"I can't see anything for Japan now but revolution or military domination. The latter would, I think, be best."
The compelling poetics of Hearn's body of work notwithstanding, those poetics included a wholesale embrace of Japanese militarism.
The claim that this embrace "is therefore also not colored by the ascendant Japanese hypernationalism during the 20's and 30's that tended to increasingly dominate thereafter until the end of the War," is technically correct, in much the same sense that one may correctly argue that a contemporaneous, but partial, diagram of a cause is not colored by a diagram drawn in fuller, but still partial, knowledge of the cause's consequent effects.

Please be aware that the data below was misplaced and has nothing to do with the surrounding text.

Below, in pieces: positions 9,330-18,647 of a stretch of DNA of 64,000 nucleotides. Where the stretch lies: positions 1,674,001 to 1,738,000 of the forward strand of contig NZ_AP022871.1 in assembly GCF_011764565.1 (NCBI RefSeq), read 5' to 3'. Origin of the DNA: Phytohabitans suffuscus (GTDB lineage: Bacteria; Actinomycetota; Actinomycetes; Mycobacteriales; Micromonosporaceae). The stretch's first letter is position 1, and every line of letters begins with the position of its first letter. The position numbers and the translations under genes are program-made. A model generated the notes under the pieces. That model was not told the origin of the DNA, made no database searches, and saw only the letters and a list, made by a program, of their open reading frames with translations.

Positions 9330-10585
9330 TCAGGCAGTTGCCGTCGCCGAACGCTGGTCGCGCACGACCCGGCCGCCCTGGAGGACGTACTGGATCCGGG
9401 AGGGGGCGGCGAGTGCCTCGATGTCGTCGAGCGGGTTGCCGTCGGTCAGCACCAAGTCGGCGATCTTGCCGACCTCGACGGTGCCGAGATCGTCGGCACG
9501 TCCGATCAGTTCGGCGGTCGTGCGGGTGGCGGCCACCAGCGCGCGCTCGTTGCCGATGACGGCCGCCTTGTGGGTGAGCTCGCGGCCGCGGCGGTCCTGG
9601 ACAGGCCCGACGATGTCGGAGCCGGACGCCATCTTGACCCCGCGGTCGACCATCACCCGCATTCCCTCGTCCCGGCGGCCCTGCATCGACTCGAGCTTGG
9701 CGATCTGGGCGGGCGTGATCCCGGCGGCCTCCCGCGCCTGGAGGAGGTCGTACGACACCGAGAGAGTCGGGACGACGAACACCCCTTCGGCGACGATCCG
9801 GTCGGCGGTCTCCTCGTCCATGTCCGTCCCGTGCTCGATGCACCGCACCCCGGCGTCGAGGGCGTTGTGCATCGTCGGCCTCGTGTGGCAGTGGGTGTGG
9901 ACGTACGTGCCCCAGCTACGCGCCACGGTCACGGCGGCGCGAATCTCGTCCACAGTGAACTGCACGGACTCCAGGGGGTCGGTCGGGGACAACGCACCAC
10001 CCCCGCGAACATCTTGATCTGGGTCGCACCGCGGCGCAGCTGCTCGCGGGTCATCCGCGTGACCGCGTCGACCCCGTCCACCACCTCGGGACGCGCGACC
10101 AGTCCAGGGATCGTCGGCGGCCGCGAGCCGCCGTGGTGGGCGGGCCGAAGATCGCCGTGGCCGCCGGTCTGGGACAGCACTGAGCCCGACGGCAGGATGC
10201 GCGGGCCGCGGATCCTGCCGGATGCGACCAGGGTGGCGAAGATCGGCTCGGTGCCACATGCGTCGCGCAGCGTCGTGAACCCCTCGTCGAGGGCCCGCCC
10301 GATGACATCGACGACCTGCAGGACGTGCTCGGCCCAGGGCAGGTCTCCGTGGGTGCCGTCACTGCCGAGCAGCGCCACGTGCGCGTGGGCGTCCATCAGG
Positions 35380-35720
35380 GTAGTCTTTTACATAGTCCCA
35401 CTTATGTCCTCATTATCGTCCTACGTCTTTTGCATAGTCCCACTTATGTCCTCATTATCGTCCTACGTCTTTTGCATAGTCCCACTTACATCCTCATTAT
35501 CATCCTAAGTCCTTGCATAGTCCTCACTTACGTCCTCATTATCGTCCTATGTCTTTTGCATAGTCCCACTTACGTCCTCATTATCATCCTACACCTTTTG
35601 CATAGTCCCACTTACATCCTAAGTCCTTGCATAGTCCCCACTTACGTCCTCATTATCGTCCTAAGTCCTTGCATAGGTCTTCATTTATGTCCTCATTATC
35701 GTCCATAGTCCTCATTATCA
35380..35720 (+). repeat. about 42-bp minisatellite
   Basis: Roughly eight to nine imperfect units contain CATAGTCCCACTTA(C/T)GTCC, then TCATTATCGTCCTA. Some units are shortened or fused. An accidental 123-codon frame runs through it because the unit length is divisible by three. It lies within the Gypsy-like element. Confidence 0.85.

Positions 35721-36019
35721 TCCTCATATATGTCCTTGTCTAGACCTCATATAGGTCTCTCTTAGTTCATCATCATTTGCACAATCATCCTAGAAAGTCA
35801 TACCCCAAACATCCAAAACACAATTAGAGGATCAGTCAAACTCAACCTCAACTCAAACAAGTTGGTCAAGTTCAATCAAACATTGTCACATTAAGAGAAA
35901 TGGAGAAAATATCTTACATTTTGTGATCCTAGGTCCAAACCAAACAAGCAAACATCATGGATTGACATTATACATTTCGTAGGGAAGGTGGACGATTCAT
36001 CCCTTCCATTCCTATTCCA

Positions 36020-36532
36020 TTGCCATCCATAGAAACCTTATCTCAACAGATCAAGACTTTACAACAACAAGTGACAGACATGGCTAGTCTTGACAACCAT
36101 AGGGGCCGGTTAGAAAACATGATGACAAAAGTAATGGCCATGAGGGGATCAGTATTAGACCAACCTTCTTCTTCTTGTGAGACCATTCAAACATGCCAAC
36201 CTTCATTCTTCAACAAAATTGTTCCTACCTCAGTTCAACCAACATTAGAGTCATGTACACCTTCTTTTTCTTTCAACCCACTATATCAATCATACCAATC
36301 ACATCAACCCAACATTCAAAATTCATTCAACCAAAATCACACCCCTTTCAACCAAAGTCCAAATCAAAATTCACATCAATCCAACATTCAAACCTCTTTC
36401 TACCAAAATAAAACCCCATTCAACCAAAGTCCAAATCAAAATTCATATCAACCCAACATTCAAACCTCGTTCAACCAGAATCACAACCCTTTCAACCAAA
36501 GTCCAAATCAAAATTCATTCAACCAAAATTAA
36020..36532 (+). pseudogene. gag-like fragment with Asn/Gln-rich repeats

A look at some of these issues in Hearn's writing can be found in Daniel Stempel's 1948 article, titled Lafcadio Hearn: Interpreter of Japan here
, if you have JSTOR access.